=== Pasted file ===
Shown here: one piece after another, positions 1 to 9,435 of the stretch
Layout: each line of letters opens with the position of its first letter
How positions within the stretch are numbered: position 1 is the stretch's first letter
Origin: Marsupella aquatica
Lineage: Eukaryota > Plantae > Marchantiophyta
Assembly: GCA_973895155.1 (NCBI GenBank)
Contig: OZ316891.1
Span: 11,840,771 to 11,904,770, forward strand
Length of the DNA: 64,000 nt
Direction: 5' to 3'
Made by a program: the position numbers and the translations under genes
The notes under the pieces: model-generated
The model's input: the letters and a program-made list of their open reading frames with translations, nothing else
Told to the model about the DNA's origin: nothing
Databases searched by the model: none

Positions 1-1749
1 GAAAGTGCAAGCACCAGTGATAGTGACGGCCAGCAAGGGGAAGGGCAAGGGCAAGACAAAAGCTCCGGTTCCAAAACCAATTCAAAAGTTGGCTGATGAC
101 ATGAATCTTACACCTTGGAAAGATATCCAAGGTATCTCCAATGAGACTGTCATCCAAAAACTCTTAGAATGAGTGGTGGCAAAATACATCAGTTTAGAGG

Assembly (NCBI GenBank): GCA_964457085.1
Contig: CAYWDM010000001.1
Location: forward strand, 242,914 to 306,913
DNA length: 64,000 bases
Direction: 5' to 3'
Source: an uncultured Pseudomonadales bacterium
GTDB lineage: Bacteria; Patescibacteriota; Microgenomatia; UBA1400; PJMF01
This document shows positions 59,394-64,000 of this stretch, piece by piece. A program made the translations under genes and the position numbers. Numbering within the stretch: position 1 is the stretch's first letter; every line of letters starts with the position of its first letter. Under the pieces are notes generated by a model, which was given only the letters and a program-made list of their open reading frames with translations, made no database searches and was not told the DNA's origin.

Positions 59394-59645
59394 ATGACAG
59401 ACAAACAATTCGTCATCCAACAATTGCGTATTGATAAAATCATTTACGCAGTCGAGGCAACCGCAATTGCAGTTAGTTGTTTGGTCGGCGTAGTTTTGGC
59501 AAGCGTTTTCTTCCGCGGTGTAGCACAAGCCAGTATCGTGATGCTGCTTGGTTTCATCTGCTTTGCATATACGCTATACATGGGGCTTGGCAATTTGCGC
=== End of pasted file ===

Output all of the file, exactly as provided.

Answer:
Shown here: one piece after another, positions 1 to 9,435 of the stretch
Layout: each line of letters opens with the position of its first letter
How positions within the stretch are numbered: position 1 is the stretch's first letter
Origin: Marsupella aquatica
Lineage: Eukaryota > Plantae > Marchantiophyta
Assembly: GCA_973895155.1 (NCBI GenBank)
Contig: OZ316891.1
Span: 11,840,771 to 11,904,770, forward strand
Length of the DNA: 64,000 nt
Direction: 5' to 3'
Made by a program: the position numbers and the translations under genes
The notes under the pieces: model-generated
The model's input: the letters and a program-made list of their open reading frames with translations, nothing else
Told to the model about the DNA's origin: nothing
Databases searched by the model: none

Positions 1-1749
1 GAAAGTGCAAGCACCAGTGATAGTGACGGCCAGCAAGGGGAAGGGCAAGGGCAAGACAAAAGCTCCGGTTCCAAAACCAATTCAAAAGTTGGCTGATGAC
101 ATGAATCTTACACCTTGGAAAGATATCCAAGGTATCTCCAATGAGACTGTCATCCAAAAACTCTTAGAATGAGTGGTGGCAAAATACATCAGTTTAGAGG

Assembly (NCBI GenBank): GCA_964457085.1
Contig: CAYWDM010000001.1
Location: forward strand, 242,914 to 306,913
DNA length: 64,000 bases
Direction: 5' to 3'
Source: an uncultured Pseudomonadales bacterium
GTDB lineage: Bacteria; Patescibacteriota; Microgenomatia; UBA1400; PJMF01
This document shows positions 59,394-64,000 of this stretch, piece by piece. A program made the translations under genes and the position numbers. Numbering within the stretch: position 1 is the stretch's first letter; every line of letters starts with the position of its first letter. Under the pieces are notes generated by a model, which was given only the letters and a program-made list of their open reading frames with translations, made no database searches and was not told the DNA's origin.

Positions 59394-59645
59394 ATGACAG
59401 ACAAACAATTCGTCATCCAACAATTGCGTATTGATAAAATCATTTACGCAGTCGAGGCAACCGCAATTGCAGTTAGTTGTTTGGTCGGCGTAGTTTTGGC
59501 AAGCGTTTTCTTCCGCGGTGTAGCACAAGCCAGTATCGTGATGCTGCTTGGTTTCATCTGCTTTGCATATACGCTATACATGGGGCTTGGCAATTTGCGC